Meta is launching a digital fashion store, dubbed the Avatars Store, and to celebrate the launch the company has partnered with three iconic brands.
Balenciaga, Prada, and Thom Browne are partnering with Meta to sell fashionable avatars, Meta’s chief executive Mark Zuckerberg announced on Friday afternoon during an Instagram Live appearance.
“I’m really grateful and proud that these brands are joining us to kick off fashion in the metaverse,” said Zuckerberg on a live call with Eva Chen, Instagram’s director of fashion partnerships at Meta.
The feature is coming to Instagram, Facebook, and Messenger in the coming months. On Instagram, users already have the option of creating virtual avatars.
“Fashion is ultimately a form of art and self-expression. And now being able to wear Balenciaga, Prada, and Thom Browne, I can’t wait to see what comes from this,” said Chen.
Zuckerberg, who's known for wearing casual tees in real life, critiqued various fashion pieces that his avatar was wearing during the Friday call.
The items for sale in the avatar store will range from $2.99 to $8.99 to start, confirmed a rep from Meta in an email to The Block. Currently, Meta offers over 100 free outfits for avatars on the platform and outfits can be purchased using in-app purchases on mobile on iOS or Android, with any supported payment methods.
The goal overtime, he says, is to make the marketplace accessible to for creator to design new clothes.
Luxury fashion catwalks into Web3
The fashion industry has increasingly been experimenting in the Web3 and crypto space recently. This week alone, The Block has published stories about Swiss watchmaker Tag Heuer rolling out a watch to display non-fungible token art, Lacoste launching NFTs, and Dolce and Gabbana working with a digital fashion startup.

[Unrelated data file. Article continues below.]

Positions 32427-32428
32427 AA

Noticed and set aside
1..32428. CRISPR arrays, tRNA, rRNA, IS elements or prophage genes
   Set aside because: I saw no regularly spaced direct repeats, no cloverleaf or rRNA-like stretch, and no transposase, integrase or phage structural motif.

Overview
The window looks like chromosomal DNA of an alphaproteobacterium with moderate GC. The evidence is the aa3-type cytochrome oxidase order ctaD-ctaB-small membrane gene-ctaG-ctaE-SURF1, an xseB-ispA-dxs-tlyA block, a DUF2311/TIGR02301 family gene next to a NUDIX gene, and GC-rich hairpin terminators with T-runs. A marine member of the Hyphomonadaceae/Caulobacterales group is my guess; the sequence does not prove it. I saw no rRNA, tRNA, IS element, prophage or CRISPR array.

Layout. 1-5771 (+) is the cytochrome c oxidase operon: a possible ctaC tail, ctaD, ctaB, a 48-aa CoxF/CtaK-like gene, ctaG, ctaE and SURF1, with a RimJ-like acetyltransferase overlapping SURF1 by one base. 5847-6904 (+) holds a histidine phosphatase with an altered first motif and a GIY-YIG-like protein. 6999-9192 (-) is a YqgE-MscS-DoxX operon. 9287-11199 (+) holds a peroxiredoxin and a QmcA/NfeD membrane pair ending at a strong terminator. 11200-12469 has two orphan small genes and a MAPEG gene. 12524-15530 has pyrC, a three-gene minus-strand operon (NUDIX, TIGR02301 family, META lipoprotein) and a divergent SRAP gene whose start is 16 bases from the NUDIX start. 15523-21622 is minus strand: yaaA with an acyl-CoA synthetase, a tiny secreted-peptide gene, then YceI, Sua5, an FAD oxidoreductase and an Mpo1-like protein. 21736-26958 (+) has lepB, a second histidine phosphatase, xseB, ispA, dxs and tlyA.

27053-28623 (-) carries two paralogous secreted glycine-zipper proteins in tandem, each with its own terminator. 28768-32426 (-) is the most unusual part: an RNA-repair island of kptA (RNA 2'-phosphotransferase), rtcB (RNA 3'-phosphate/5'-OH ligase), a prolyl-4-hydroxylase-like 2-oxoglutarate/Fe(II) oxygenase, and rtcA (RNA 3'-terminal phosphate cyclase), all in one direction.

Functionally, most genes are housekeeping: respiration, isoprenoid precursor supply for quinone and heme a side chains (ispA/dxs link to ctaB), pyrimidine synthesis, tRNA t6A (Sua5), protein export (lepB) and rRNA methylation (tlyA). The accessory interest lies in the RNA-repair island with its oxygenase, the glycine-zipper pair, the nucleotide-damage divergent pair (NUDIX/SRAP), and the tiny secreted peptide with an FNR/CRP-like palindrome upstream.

Many fashion brands have also started to accept crypto payments through third party apps. Farfetch, Gucci, and Balenciaga are just a few of the many big names that accept cryptocurrency payments.
Despite falling floor prices of popular NFT collections and general volatility in the crypto space, the fashion industry is experimenting in Web3 at full speed.
This might be a reflection of broader long-term outlook in the industry. The metaverse could be a $5 trillion industry by 2030, and "consumers see the unique value of fashion within these digital worlds, where creativity, status, and exclusivity, and - most importantly - self-expression play essential roles for all users," said a report published by McKinsey earlier this week. Around "70 percent of US consumers already say their digital identity is as important as their real-life identity," the report continues. "Which is why fashion is one of the industries perhaps most uniquely positioned to shape the metaverse."
Editor's Note: article has been updated with correct spelling of designer Thom Browne's name.
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